But apart from that it's all about the tension between the two men and more than that hint of homoerotica. Paul Thomas Andersen seems to be obsessed with that hidden and seedier side of male sexuality. Again, you must see Magnolia if you get the chance.
Whereas Scientology is designed to relieve middle-class professional people of a big chunk of their salaries, this film is more about the control of the human spirit to maintain order from chaos, delving into the human psyche of those who try to defy convention. Andersen is wise enough not to mess with scientology in Hollywood.
Phoenix captures the near torment of a man on the edge of madness, riddled with anxiety on his place in the big wide world. But it's all too grand and bold of an idea for a movie and becomes too obfuscated for the viewer to get a grasp on what it's really all about. Not pretentious but just open-ended. I don't mind character studies but I think the director got a little insular here with that character study. But the broadsheet critics can't be wrong, right?
= = = = RATINGS = = = =
Imdb.com - 7.2/10.0 (49,326 votes)
Metacrtic.com - 86% critic's approval
Rottentomatos.com - 60% critic's approval
= = = = Critics = = = =
The Patriot -'A perverted sausage party in which Anderson fully indulges his obsession with male genitalia'.
Empire Magazine - "An often brilliant '50s-throwback character drama that never feels nostalgic, with terrific central performances and a luminous, unforgettable visual beauty.".
Movie News -'Despite sumptuous cinematography and sublime acting, Paul Thomas Anderson's latest film ultimately feels a touch pointless'.
Film Feast -'THE MASTER is a brilliant film. THE MASTER is a confounding film. The Master is a terrible film. THE MASTER may talked about for the ages or forgotten in a few years. THE MASTER may be a masterpiece, THE MASTER may be empty of content'.
The NY Post -'THE MASTER is challenging, perplexing, at times infuriating - and always thoughtful. Indelible. And always, always beautiful'.
This is more character study than story. Yet, it feels as shallow as The Cause itself, as maddeningly opaque as Dodd's motivations
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There is no denying that Paul Thomas Anderson ("Boogie Nights," "Magnolia," "There Will be Blood") is the most dynamic, bold, and intelligent director around. He is completely fearless in undertaking a challenging topic to use as a basis for his films, he seems undeterred by what anyone thinks of the themes of his work, and his deliberate ambiguity in his characters, the deep complexities, the uncomfortable situations, hard-hitting scenarios, all make their appearances in whatever story he decides to tell: very little changes in his latest award-winning, hotly anticipated "The Master," a film that is being considered as one of the greatest in Anderson's career and quite possibly as the best film of 2012. Dense, heavy narrative? Check. Top-notch performances? Check. But Anderson's latest is too puzzling to be a true masterpiece. You get the feeling that there is something great here - an insightful character study of sorts, delving into a struggling man's psyche, but due to the many obstacles that stand in the way of the film being a widely accessible experience, it sadly misses out on becoming a classic.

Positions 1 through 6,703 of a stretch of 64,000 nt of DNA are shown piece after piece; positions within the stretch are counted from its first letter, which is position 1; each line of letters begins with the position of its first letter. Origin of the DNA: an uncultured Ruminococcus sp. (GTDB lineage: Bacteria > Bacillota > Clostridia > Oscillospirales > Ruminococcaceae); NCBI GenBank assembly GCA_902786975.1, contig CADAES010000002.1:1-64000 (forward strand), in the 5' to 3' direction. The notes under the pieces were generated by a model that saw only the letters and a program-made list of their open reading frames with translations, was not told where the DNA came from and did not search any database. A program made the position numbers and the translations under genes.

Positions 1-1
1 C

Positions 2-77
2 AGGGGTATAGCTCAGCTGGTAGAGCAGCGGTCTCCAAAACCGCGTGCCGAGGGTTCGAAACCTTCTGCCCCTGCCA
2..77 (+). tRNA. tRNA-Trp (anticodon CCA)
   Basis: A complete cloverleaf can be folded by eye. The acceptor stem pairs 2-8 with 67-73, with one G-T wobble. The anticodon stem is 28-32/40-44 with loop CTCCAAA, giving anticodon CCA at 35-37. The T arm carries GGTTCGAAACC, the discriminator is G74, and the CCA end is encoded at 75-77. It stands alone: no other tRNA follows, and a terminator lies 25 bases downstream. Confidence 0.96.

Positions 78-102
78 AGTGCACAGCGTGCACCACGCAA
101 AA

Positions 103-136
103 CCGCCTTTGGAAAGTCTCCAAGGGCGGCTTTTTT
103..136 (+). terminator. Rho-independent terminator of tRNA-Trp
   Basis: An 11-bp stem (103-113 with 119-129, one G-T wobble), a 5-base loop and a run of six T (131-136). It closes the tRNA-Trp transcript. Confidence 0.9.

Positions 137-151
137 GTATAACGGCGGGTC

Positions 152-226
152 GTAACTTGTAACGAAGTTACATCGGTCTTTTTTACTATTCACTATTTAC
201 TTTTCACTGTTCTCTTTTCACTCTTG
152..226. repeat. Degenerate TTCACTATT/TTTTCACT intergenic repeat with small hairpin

Although loosely based on the rise in popularity of the controversial religion Scientology, it would be a mistake to assume that this is in any way a chronology of the group's development or a piece of expose to somehow undermine or insult the often criticised group. Instead we concentrate on the story of Freddie (Joaquin Phoenix), a traumatised World War II Navy veteran who has lost his way. Alcohol and sex are the two things that he's addicted to, and he has a special knack for producing his own quality booze wherever he ends up. Not able to secure a job due to his fiery, uncontrollable temper, he decides to sneak aboard a swanky looking ship, where a life-changing encounter occurs.
He has very little recollection of the night he crashed the extravagant party thrown by the ship's owner Lancaster Todd (Philip Seymour Hoffman). But Todd is intrigued: Freddie's volatile behaviour, his childlike qualities, his aimless path, and last but not least, his exceptional ability to make his own very unique brand of endless supply of alcohol. Todd is the founder of a philosophical movement known as "The Cause" and with that he believes it is his duty to help out the lost Freddie, and make him realise his true potential, as well as his place and purpose in life. He's charismatic, well-spoken, intelligent, and knows what to say when.